You cannot exonerate prisons

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A recent study conducted by The National Registry of Exonerations found that in 2015 there were a total of 149 people who were exonerated for a myriad of reasons. The exonerations revolved around convictions that were based on police misconduct, false confessions and in some cases, the fact that no crime had occurred.

In addition, the study notes a racial element to the exonerations in that “more than two-thirds were minorities, including half who were African American.”

Among the 149 exonerations, 27 of the original convictions were based on a false confession, most based on police misconduct. This misconduct included pressuring supposed witnesses who just so happened to usually be mentally handicapped or children.

On average, the people who were exonerated had already served nearly 15 years. And even though there are some states where the wrongfully convicted can get restitution from the state, the process, says NBC, is difficult and often gets the wrongfully convicted nowhere.

The study also notes that while exonerations were once a public spectacle, due to their rarity, they are now more commonplace. This is partly because of Conviction Integrity Units (CIUs) which are, “a division of a prosecutorial office that works to prevent, identify and remedy false conviction.”

Of particular note are New York and Texas where 17 and over 50 exonerations were found, respectively. In these states the CIUs had a greater ability to look into closed cases. Exoneration rates aren’t necessarily tied to population size, so much as a suitable review process. California, for instance, only had 5 exonerations in 2015 out of a population of nearly 40 million.

Even with the increase in exonerations, University of Michigan law professor Samuel Gross says, “We know very little about the sorts of mistakes we make,” or “how frequently they happen.”

And according to U.S. District Judge John L. Kane, “Ninety-seven percent of federal convictions and ninety-four percent of state convictions are the results of guilty pleas.”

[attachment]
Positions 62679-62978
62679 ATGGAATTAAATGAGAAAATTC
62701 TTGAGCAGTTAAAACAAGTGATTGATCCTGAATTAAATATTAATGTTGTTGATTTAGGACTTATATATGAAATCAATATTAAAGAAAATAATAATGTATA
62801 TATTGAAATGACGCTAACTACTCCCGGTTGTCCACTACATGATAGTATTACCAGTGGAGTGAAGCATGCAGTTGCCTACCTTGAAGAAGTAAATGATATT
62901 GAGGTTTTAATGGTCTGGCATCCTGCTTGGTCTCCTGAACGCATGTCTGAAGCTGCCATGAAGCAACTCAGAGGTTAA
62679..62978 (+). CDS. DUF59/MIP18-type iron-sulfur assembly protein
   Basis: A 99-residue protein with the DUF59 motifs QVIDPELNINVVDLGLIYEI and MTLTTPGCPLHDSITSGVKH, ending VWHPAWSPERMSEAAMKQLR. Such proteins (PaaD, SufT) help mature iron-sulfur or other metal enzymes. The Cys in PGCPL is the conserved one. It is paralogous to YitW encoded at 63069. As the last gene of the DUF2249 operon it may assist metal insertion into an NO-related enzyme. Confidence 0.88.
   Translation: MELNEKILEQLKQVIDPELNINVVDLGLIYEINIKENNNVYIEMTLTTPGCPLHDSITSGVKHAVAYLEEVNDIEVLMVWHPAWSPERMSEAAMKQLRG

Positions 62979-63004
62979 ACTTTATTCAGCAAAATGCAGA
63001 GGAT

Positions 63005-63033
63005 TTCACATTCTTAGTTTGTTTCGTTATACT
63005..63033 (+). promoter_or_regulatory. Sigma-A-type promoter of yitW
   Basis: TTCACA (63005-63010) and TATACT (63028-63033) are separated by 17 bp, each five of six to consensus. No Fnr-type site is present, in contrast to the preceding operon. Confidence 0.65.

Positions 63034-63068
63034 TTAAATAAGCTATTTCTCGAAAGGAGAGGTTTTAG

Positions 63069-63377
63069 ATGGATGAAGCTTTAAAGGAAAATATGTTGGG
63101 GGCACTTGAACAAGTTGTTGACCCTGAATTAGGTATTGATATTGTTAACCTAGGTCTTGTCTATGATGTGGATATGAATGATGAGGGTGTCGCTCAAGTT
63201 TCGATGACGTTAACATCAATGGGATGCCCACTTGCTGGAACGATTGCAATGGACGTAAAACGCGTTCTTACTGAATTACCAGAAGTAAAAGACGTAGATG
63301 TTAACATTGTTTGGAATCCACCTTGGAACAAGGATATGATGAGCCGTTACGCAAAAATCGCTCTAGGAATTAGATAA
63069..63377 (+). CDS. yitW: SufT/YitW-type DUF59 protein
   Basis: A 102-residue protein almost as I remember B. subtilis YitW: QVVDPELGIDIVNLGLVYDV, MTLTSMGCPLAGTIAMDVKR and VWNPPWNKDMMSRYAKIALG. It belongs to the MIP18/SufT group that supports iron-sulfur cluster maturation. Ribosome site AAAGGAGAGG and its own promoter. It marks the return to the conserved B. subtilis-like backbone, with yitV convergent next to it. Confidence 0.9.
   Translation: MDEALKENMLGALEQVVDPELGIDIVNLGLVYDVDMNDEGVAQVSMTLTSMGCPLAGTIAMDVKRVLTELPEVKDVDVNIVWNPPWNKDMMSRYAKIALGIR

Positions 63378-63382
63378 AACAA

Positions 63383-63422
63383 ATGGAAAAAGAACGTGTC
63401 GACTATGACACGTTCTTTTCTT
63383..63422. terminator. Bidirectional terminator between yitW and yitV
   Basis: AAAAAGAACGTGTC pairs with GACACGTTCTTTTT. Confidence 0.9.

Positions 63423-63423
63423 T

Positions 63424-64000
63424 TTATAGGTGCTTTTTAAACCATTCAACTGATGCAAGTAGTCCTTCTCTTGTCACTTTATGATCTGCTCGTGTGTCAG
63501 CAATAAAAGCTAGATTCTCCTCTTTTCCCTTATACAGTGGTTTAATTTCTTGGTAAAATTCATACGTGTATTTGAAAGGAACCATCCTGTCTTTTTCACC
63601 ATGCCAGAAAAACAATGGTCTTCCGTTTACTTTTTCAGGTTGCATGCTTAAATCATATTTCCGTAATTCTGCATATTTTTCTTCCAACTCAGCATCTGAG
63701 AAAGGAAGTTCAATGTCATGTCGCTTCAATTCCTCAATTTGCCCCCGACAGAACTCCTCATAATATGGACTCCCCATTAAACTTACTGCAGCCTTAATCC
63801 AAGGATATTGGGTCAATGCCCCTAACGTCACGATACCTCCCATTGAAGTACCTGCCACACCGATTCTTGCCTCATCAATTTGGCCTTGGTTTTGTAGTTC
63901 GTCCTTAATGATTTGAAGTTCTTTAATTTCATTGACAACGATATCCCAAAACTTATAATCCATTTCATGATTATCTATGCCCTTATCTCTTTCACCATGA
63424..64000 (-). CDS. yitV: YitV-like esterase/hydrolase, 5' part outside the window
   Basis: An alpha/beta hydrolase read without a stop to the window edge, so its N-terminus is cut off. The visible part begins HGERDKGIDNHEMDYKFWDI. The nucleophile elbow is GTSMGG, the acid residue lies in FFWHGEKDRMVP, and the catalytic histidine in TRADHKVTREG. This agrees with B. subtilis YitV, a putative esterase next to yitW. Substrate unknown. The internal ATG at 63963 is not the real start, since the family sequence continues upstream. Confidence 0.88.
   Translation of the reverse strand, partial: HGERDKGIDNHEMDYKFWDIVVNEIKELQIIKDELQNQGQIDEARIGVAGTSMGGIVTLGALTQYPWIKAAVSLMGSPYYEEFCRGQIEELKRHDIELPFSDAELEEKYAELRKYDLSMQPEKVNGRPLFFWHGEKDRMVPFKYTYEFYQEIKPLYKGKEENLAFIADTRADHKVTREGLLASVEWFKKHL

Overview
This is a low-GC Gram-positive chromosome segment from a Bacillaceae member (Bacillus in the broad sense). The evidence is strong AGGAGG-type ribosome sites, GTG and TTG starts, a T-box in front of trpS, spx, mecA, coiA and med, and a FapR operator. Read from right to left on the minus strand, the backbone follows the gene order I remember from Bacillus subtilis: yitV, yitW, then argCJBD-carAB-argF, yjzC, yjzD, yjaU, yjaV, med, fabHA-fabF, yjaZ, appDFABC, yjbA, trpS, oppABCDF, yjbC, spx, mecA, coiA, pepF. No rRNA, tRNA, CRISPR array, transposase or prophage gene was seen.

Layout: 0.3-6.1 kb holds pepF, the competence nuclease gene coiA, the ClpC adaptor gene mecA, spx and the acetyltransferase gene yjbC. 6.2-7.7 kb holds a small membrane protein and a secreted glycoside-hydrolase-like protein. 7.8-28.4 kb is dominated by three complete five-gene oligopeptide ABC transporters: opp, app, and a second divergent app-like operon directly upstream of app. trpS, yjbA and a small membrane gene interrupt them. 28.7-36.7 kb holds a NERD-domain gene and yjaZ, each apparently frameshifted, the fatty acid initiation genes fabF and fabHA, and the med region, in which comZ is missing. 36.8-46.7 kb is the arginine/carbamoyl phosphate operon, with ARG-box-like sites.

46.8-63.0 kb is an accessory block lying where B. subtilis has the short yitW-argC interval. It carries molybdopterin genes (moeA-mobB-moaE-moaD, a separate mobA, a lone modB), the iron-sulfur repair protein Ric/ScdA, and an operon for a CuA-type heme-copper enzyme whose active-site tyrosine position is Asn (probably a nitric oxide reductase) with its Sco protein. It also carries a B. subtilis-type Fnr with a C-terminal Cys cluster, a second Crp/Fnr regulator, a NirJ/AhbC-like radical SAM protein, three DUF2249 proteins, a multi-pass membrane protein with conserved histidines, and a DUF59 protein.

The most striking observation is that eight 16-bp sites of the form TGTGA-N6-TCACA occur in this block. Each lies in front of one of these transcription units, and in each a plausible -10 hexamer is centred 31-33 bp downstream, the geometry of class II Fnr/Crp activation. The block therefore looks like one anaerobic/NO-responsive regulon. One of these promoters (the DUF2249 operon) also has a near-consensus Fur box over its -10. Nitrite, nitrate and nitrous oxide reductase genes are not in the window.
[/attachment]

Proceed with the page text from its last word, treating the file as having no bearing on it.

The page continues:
It is absurd to claim the criminal justice system works when such a high percentage of convictions result from people accepting the assigned social role of “guilty.” Many people take plea bargains because they can’t afford to fight the courts, they may fear the process, or because the prosecutor is coercing them into taking the deal by threatening potentially harsher penalties at trial.

It isn’t surprising then that most convictions stem from plea bargains. Violence, intimidation and coercion are some of the main tools in the state’s arsenal. Whether it’s forcing people to come to court, forcing people into tiny cells to rot, or forcing people to take special medicine that will kill them for crimes they committed, the state’s modus operandi is just that — force. The state thrives on violence and the criminal justice system, such that it is, isn’t much different.

Prisons are the most obvious and barbaric aspect of the criminal justice system. They are torture regimes in which individuals are treated as disposable. A prisoners’ character is reduced to one or a handful of incidents that may have happened in a fit of rage, after poor exercise in judgment, being involved with the wrong people, or because they’ve simply angered the right ones.

Whatever the case, prisons are places where people waste away their lives. This form of punishment denies any possibility of reformation. Being surrounded by other criminals often leads to future criminal activities being plotted from inside jail. This is just one of the many reasons why recidivism is often so high.

This leads us to a broken criminal justice system that is based on coercion, lies and manipulation of the disadvantaged. It’s nice that more prisoners are being exonerated, but the prisons are not innocent. This system of brutality, confinement and restraint of individuals’ liberty can never itself be exonerated.

There is no exonerating an institution that thrives on treating humans as disposable.



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